“We are such stuff as dreams are made on: and our little life is rounded with a sleep.”
Beth is now asleep, as I put down Shakespeare to collect the happenings of the day.
This morning I called the school and asked for a sub. I couldn’t focus. I had to be with Beth. I arrived at the hospital around 8. At 8:30 Alex showed up and asked if I would come to the station to talk with the fellows from Ottawa, that it should only take a half hour or so. The nurse told me Beth would be sedated until the doctor changed things, so I decided that a half hour wouldn’t make much difference. As I entered this windowless room in the center of the building lit by a single bulb located in a metal frame in the far top corner, I looked at the expressionless man in a dark suite, red hair, stand and extend his hand as if in a gesture to shake my hand. I noticed to my left what seemed to be a stubbier man, dark hair and perhaps day old stubble on his chin, cheeks, and neck. He too was wearing a dark suit.
“Have a seat.” Said the man standing turning his hand from what looked like an invitation to shake to an open palm, fingers pointed down toward the chair. As I turned my gaze from the man's cold emotionless eyes to the back of the chair his open palm was gesturing toward, I saw a glass of water close to the edge of the table by that same chair he wanted me to sit in. Time seemed to move excruciatingly slowly.
After seeing the water I wondered if Beth had a sip of their water, if they poisoned Beth.
“What do you want,” I responded as abruptly as was asked to sit.
“We just have a few questions about your friend, Spencer,” said the little stubby man sitting in the chair.
“Ask,” I replied, my patience for this game gone.
“How, when, and where did you meet Spencer?” Said the man still standing, both hands now in his jacket pocket.
I narrowed my eyebrows and replied, “Beth and I were in a bar in Juno after a meeting about Inuvik, about a year ago, and this character about our age started talking about the song in the background. We all reminisced about that time around high school when the song was popular. We all got along well.”
The man sitting said, “And Spencer’s associate, Maya, when did you meet her?”
“The day she and Spencer arrived here.” I replied.
“Have a seat, this may take a while,” said the man in the chair.
“Look, unless you have something substantial to talk about, I have a real issue to attend to,” I said, paused and since there was no reply, I started to turn to leave.
As I crossed the door threshold I heard the stubby man in the chair almost sneer, “You will be hearing from us again, soon.”
I was back with Beth within the hour, but now my mind was swimming with thoughts about what had just happened.
A nurse walked toward me, smiling. How strange, I thought, and returned the smile out of politeness.
“The doctor is taking Beth off of the sedatives. Whatever was in her, the poison, seems to be gone and her body appears to be returning to normal. She should be ready to go home later today. The doctor wants her to stay home for the rest of the week.”
I called my school substitute and asked if they would finish the week for me.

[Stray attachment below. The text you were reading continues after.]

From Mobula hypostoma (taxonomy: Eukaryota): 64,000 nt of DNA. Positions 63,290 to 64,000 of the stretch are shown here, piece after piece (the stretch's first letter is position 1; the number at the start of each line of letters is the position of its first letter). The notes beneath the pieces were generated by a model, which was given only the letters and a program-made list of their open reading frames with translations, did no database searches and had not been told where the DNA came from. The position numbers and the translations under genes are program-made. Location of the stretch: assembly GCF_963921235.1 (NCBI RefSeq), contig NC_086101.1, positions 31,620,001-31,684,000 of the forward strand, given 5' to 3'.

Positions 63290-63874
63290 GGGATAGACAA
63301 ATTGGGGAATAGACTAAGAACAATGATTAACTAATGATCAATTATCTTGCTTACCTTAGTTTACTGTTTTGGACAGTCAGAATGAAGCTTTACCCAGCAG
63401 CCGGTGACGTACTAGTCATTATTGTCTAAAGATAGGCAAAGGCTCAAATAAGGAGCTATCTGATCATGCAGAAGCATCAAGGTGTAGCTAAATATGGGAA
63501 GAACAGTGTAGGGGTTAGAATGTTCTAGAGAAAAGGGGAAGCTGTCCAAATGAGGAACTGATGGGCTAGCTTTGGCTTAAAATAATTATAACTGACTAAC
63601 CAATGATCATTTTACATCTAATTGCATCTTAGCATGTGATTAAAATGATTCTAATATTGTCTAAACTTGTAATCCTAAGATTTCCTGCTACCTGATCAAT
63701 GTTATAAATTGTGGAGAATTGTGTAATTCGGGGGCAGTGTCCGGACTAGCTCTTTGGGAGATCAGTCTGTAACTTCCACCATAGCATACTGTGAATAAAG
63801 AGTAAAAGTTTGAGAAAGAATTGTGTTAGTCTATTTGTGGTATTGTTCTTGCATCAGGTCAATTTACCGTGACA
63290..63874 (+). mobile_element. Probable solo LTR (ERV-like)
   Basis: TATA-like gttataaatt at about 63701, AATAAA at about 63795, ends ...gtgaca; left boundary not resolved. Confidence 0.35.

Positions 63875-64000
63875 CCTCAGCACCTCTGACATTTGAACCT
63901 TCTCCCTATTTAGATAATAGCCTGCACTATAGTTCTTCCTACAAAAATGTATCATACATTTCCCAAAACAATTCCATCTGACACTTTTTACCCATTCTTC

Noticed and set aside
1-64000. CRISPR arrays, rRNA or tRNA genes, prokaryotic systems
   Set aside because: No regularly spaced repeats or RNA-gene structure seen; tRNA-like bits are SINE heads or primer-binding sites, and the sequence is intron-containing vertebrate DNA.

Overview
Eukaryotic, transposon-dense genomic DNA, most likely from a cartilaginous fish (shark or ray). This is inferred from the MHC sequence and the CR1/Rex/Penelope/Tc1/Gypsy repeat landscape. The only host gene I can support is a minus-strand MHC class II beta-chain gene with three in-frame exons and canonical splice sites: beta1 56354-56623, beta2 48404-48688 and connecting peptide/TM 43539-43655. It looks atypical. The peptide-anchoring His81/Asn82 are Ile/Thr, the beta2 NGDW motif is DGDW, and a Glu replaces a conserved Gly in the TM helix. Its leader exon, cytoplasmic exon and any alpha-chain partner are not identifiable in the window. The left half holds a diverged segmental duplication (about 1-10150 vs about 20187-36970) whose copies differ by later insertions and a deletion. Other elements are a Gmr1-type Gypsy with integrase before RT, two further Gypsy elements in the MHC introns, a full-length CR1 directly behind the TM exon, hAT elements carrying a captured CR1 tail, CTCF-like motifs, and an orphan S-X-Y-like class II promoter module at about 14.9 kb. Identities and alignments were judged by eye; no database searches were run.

As Beth was recovering and between being wheeled out for different scans I watched the news, images of riots across the US, kids in black shirts, jeans, ski masks, police lines firing rubber bullets and tear gas, bricks going through merchant windows and looters. Core2 appeared to be losing the battle of control.
By 3:30 I was driving Beth home. On the drive home. The living room chair was off by about two inches from its typical location, and the sofa seemed askew somehow. Someone had been in our apartment. The rest of the evening Beth talked about H, and her behavior patterns, trying to understand what was behind her actions. Beth was pulling from all her training to try to stitch together a psychological model of H.
Alex stopped by around 6:00 PM to see how Beth was doing. Alex’s grandmother was one of Beth’s weekly visits. We are all becoming family. He said H and the two from Ottawa had left Inuvik early this afternoon. While we thought their presence was strange, equally as strange as their behavior, so was this sudden departure. It left a kind of welcoming empty void.
Ukpik also stopped by for just a few minutes to see how Beth was doing.
Thought exercise: “A vector field in the plane (for instance), can be visualized as: a collection of arrows with a given magnitude and direction, each attached to a point in the plane.” Although, our cube in space is not a plane. It is four-dimensional. The concept of vector fields is only a two-dimensional conceptual slice. I think I’m closing in on Maya’s dilemma.
With a tip of the hat to 100 Naked Words, and inspired by What I learnt after writing a Medium post every day for 2 months by Shirley Lee, (364) The Evolution of Finding Shit to Write About Every Day for a Damn Year, and following my own advice, I’m setting upon the journey to write a very short story per day, a sketch, nothing special, yet perhaps a slight improvement over the previous day. The idea is that every day, in and of itself, is its own adventure, its own story. The framework for these short stories loosely happen within the context of the draft of “One,” the second part of time.
Who is Hank M. Greene?
“I am what I said I am, a storyteller. But, you may be asking, from whence did I come and to where do I go? ‘Ten’ holds the key to where I go, and it’s to be determined from whence I came.”
Read the draft of Book 1: Ten by Hank M. Greene @ https://sites.google.com/view/time-a-trilogy/
Twitter at @hankmgreene or https://twitter.com/hankmgreene
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